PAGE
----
I never feel “Waste not; want not” so keenly as when sewing with thread that I spun. When I sew with store-bought thread, I waste it all over the place. It’s cheap.
My linen thread has a cheap price tag, too. It comes with the fabric. But it costs time.
So I don’t waste an inch, because if I did I might be an inch short later and have to spin some more.
Handicrafts like this are humbling projects and give me great respect for my ancestors.
Here’s the tunic–only two more hems and the trimmings left!
My husband’s new linen tunic is mostly sewn! I’ve been sewing by hand and using “free” linen thread again, so I have to keep pausing to spin more whenever I run out.
The band for the collar, cuffs, and hem is coming along nicely after a big hiccup during warping. I’m more than halfway through, although I’ll probably need to warp up another shorter piece after this one.
On the writing side of things, I’ve got an idea for a new novel that’s very different from my usual fare, but I’m going to be good and stick with Featherfolk for now. Maybe I’ll go for it during NaNoWriMo or condense the idea into an entry for next year’s Mormon Lit Blitz. Or both!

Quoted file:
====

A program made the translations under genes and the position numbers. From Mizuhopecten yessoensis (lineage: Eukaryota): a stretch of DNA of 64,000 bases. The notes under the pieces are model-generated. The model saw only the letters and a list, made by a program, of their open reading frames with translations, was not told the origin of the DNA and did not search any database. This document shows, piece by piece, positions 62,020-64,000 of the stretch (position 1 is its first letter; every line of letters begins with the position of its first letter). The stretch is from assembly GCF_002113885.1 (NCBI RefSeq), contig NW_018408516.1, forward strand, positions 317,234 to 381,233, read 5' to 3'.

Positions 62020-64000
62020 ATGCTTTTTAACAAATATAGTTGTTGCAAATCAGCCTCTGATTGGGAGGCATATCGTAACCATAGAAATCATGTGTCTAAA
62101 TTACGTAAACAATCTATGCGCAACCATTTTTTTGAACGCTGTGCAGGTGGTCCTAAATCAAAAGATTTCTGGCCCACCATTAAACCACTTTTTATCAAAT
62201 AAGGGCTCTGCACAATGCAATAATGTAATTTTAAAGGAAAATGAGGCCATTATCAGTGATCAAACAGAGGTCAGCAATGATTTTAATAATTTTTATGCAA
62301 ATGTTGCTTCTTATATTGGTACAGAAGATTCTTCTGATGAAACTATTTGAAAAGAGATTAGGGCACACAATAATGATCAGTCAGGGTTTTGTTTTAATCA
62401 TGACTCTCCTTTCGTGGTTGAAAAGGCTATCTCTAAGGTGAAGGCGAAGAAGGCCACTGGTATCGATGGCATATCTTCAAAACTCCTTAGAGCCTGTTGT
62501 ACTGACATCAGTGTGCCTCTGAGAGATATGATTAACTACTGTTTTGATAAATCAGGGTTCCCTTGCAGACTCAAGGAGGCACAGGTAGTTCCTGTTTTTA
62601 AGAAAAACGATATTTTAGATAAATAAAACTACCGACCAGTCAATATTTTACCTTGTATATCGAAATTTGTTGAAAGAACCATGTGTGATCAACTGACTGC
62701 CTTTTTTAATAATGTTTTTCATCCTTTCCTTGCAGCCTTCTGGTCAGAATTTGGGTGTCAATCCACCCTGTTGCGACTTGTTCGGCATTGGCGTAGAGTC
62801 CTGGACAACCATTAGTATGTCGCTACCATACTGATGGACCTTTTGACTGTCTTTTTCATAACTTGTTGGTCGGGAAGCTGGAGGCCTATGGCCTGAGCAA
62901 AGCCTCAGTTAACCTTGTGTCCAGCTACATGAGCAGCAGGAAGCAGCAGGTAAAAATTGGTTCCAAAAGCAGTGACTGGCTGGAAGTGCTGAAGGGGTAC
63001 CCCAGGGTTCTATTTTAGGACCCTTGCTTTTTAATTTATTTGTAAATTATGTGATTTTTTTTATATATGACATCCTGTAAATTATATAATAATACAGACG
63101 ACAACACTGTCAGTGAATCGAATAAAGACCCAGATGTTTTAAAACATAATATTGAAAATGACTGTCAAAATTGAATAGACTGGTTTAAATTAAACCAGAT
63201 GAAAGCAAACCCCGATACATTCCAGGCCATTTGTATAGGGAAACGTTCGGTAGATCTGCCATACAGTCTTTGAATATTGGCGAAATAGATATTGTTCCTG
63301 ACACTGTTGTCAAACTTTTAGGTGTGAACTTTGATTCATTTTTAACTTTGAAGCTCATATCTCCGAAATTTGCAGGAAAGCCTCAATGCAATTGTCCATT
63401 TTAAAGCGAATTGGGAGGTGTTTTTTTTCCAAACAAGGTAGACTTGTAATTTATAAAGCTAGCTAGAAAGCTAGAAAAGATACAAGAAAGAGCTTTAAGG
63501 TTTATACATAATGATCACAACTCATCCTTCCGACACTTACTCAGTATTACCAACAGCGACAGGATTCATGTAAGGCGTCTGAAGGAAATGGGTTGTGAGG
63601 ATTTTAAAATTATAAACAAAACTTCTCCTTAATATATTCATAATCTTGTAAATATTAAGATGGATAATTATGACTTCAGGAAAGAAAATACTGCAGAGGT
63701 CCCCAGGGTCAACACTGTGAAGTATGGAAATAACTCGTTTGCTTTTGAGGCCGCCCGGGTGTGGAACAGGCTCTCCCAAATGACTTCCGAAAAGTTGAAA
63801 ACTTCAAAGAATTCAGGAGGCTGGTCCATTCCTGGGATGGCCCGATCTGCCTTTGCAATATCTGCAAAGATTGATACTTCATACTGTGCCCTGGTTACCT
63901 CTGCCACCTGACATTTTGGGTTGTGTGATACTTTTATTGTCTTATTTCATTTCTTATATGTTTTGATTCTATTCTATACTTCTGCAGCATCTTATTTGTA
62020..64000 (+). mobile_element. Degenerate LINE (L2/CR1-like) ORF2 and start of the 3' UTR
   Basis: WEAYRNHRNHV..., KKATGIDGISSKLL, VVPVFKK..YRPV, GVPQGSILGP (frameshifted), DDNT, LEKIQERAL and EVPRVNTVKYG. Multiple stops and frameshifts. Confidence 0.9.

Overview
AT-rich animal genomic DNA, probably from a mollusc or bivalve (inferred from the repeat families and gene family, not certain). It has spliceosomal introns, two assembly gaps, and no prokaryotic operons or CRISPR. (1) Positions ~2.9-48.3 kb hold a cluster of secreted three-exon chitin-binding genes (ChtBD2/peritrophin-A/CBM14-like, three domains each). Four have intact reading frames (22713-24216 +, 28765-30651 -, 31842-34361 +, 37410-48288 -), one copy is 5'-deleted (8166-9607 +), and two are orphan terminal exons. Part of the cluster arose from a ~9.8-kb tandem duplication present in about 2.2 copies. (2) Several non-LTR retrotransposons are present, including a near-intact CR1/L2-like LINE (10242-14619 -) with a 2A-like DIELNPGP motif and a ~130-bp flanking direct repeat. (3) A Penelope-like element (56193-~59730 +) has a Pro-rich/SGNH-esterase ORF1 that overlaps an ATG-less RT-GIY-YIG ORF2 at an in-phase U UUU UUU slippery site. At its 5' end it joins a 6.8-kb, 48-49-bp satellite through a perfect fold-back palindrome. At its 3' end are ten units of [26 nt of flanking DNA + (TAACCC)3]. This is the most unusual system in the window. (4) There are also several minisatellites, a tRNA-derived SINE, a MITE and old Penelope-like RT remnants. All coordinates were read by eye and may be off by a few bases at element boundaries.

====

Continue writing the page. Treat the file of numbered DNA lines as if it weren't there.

First, a moment of silence for the lives lost in the attack on the Twin Towers 14 years ago.
I was in elementary school. I still have an irrational fear every time an airplane flies loudly over that it will fall from the sky and smash into my dwelling.
I’ve been wrestling with my entries for Leading Edge Magazine’s flash fiction contest. The word limit: 150.
It’s like trying to build a castle in a tiny desk-top zen garden. *Frantically tears out hair.*
From my experiences so far, I have three tips for tackling radically short stories.
1) Play to tropes
The more the reader can assume about the setting or characters, the better. Think of how much information these two words conjure up: “glass slippers.” Or these: “starship bridge.”
2) Cool vs. essential
There is only room for one plot. Leave out everything tangential. This is not the place for exploring characters deeply. I love cool details. I love fleshing out a setting. This is not the place. Flash fiction is all about paring down to the essence of a story. If your story has a cool essence, it’ll be enough.
3) It’s all about the punchline
The last line has so much power! Use the final line to put a twist on everything that came before, or to cement it in a tear-jerking way. Make your reader want to read it again with that punchline ringing in his or her head.
There’s my three cents on the topic.